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Women urged to look out for small sign of a heart attack

Women urged to look out for small sign of a heart attack

Heart Research UK has shared the results from a survey which to encourage women to be aware of heart attack symptoms.

Women are being warned to look out for a little-known sign of a heart attack after new research found that women are not aware of their risk of developing coronary heart disease. Watch the campaign video below:

The key risk factors for coronary heart disease are alcohol, smoking, a poor diet, lack of physical activity, high blood pressure and cholesterol, and obesity.

Women may also be at greater risk during the menopause due to declining levels of oestrogen.

One small symptom of a heart attack is easy to miss, and 72 percent of people surveyed did not associate it with heart disease.

Many women are not aware of the symptoms of a heart attack. Siam Pukkato / Alamy Stock Photo.
Many women are not aware of the symptoms of a heart attack. Siam Pukkato / Alamy Stock Photo.

A new survey by the HER Disease campaign found that 72 percent of women are not aware that having an overwhelming feeling of anxiety is a symptom for a heart attack.

Sally Bee, a motivational speaker and healthy cook was initially misdiagnosed when she suffered her first of five heart attacks at the age of 36. 

Describing the feeling of anxiety as she suffered the heart attack, she said: “I had a feeling of impending doom, as if a big black cloud was looming over me.

“I understood immediately that something very serious was happening to me and that it was beyond my control. 

“I collapsed on the floor, feeling as if my chest was being crushed and struggling to breathe. I felt sick and hot and sweaty.”

She was sent home from the hospital with indigestion tablets after the ambulance crew only identified a slight abnormality to her heart rhythm.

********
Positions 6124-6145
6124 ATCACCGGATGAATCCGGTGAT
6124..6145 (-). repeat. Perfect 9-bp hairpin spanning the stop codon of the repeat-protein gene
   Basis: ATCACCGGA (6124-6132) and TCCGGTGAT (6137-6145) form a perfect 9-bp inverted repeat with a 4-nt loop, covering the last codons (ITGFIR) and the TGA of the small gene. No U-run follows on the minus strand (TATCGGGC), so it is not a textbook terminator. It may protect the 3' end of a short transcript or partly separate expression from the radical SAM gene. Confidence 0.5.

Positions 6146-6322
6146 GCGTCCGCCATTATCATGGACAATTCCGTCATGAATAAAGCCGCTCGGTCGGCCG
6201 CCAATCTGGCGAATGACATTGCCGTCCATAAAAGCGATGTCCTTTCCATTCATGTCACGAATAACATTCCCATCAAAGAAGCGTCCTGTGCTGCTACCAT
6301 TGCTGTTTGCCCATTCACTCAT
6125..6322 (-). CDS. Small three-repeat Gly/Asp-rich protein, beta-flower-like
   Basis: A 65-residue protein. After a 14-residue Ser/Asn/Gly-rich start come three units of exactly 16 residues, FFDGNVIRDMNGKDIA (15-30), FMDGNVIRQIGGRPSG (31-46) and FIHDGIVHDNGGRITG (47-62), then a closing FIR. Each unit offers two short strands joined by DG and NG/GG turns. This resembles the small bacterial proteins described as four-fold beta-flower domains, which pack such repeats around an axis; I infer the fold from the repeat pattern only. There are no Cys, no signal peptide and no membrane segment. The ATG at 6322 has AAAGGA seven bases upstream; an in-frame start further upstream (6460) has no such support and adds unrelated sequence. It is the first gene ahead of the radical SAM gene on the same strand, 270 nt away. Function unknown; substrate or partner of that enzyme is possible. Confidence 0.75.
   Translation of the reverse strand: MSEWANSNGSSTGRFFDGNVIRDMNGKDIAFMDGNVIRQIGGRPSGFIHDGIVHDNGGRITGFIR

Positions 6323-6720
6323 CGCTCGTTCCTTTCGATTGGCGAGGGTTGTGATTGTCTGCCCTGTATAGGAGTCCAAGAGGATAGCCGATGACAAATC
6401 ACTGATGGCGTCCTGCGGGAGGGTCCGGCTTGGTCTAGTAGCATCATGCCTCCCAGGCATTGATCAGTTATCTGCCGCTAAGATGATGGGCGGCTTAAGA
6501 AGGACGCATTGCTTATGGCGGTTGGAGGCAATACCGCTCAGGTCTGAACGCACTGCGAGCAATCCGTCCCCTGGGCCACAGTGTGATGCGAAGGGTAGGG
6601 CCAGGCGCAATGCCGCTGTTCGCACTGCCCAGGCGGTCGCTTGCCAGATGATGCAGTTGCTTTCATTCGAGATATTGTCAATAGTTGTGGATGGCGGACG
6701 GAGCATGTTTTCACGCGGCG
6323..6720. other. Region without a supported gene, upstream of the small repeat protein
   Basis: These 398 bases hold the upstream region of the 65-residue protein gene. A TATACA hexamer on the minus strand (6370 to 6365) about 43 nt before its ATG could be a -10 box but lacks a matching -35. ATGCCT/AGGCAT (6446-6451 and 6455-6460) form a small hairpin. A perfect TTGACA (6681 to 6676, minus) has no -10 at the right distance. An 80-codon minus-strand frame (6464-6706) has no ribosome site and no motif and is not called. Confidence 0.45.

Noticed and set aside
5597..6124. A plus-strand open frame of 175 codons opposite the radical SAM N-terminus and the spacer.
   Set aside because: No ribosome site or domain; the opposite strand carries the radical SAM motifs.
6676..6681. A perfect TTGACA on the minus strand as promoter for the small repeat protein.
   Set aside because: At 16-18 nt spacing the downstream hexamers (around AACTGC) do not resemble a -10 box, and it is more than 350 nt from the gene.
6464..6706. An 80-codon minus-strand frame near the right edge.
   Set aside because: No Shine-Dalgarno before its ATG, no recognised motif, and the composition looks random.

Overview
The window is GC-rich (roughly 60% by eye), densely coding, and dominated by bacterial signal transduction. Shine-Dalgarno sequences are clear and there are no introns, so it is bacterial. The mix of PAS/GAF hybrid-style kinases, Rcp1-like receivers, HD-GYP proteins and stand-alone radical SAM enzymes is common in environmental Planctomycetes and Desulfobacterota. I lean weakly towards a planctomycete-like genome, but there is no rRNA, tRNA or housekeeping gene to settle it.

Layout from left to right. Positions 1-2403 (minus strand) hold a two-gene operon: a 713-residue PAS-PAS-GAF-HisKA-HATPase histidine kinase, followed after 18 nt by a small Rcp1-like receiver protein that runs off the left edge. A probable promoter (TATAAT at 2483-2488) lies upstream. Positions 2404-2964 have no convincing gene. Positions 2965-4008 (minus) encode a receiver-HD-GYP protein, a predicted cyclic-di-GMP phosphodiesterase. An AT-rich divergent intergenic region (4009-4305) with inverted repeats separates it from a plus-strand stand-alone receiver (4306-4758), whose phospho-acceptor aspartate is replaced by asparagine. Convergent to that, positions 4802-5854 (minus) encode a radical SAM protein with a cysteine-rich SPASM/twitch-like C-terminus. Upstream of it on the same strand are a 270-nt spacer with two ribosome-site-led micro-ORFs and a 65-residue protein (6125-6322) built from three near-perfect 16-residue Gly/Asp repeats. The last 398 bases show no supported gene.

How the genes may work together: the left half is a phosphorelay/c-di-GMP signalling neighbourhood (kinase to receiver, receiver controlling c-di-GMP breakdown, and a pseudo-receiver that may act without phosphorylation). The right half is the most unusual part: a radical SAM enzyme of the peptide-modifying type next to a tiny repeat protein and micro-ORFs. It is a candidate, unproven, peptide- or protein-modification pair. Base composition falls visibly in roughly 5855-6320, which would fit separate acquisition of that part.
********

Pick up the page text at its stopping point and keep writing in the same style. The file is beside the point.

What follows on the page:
However, it's important to remember the difference between an anxiety attack and a heart attack.

While both have similar symptoms, such as a shortness of breath, tightness in the chest, sweating and a sense of dread, a heart attack feels different.

Physical indicators of a heart attack may include: 

  • Chest pain or pressure
  • Discomfort in the oesophagus which may feel like indigestion.
  • An aching or shooting pain that moves down the arm
  • Pain that moves into the jaw area
  • Pain or discomfort between the shoulder blades.
  • Vomiting.

If you experience symptoms call 999 immediately. A responder can help you establish the difference between the two.

Heart Research UK are warning women about little-known heart attack symptoms.
Siam Pukkato / Alamy Stock Photo.

It’s important for people to be aware of heart attack symptoms and risk factors to ensure they don’t delay seeking urgent medical help.

Of the 2,000 adults questioned for Heart Research UK's survey, 37 percent of women said they have never had their cholesterol checked, while 73 percent of women are unaware that coronary heart disease caused more deaths than breast cancer each year.

Meanwhile, 60 percent of women don’t know that the risk of coronary heart disease increases after menopause.

Kate Bratt-Farrar, Chief Executive at Heart Research UK, says: “Our survey shows that women still have a limited awareness of their risk of developing CHD, with nearly two fifths never having had their cholesterol levels checked.

“We want to encourage women to know the risk factors of CHD and their own heart health.

The risk of coronary heart disease increases after the menopause.
Aleksandr Davydov / Alamy Stock Photo.

“It is also absolutely imperative that everyone is aware of the symptoms of heart attack, both the key symptoms such as chest pain, but also other ones like having an overwhelming feeling of anxiety.

"Our survey shows that in East of England, 72 percent of the respondents are not aware this is a symptom of heart attack.

“We’re very proud of our HER Disease campaign, which hopefully will raise more awareness of how women are affected by heart disease and help save more women’s lives.”

You can find out more about the HER campaign on the Heart Research website here.

Featured Image Credit: BSIP SA / Alamy Stock Photo.